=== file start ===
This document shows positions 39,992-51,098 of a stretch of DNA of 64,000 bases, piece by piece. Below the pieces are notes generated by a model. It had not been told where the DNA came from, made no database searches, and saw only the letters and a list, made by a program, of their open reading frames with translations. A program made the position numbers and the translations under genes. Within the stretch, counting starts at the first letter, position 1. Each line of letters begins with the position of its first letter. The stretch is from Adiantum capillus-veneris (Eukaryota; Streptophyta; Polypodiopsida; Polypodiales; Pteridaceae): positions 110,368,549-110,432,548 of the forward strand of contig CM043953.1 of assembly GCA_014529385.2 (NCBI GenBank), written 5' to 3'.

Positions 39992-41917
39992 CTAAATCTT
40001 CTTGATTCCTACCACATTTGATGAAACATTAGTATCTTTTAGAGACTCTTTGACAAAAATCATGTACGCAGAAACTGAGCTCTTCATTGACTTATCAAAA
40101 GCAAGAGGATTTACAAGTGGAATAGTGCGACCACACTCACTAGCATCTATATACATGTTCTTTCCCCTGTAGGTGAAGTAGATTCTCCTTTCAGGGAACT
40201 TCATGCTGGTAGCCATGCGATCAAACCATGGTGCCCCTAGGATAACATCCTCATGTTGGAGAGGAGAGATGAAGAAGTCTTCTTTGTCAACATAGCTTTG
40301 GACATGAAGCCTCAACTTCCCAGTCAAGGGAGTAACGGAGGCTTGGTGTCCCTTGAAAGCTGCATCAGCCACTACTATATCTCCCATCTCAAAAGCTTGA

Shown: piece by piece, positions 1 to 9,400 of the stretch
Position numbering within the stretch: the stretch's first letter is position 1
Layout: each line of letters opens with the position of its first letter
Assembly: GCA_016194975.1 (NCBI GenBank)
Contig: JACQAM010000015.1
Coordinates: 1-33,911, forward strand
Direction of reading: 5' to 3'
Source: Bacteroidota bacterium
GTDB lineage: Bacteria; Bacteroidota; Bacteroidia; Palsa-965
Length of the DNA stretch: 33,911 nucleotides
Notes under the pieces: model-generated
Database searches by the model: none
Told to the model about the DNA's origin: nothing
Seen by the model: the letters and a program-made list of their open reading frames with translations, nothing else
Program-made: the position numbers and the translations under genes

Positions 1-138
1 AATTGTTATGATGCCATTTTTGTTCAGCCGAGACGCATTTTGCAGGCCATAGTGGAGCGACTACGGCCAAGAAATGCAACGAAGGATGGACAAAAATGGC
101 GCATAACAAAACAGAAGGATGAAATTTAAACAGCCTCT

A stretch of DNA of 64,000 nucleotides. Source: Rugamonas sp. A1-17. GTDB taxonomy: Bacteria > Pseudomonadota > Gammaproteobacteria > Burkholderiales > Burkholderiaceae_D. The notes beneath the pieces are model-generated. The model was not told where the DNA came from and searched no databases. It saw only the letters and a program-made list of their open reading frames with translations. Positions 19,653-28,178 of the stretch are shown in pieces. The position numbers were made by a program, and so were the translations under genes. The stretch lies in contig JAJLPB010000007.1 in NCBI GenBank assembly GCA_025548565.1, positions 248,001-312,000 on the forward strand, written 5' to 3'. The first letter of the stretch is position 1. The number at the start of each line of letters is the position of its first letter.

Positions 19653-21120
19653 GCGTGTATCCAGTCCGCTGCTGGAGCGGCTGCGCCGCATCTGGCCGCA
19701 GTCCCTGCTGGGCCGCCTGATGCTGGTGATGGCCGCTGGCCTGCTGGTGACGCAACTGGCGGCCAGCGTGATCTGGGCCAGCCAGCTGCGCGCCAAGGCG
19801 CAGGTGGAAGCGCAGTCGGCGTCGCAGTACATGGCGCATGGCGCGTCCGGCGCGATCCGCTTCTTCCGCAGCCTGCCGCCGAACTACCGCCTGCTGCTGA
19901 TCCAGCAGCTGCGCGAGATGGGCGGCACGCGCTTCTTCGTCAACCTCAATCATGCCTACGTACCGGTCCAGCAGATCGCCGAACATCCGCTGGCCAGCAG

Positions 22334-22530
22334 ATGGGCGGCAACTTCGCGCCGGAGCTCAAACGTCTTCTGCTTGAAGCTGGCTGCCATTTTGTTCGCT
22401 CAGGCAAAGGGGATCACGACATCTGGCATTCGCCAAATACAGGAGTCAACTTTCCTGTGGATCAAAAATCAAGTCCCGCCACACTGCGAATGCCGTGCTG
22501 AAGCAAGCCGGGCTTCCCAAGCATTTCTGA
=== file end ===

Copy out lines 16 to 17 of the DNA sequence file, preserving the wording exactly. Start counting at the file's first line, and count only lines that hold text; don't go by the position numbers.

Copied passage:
GTDB lineage: Bacteria; Bacteroidota; Bacteroidia; Palsa-965
Length of the DNA stretch: 33,911 nucleotides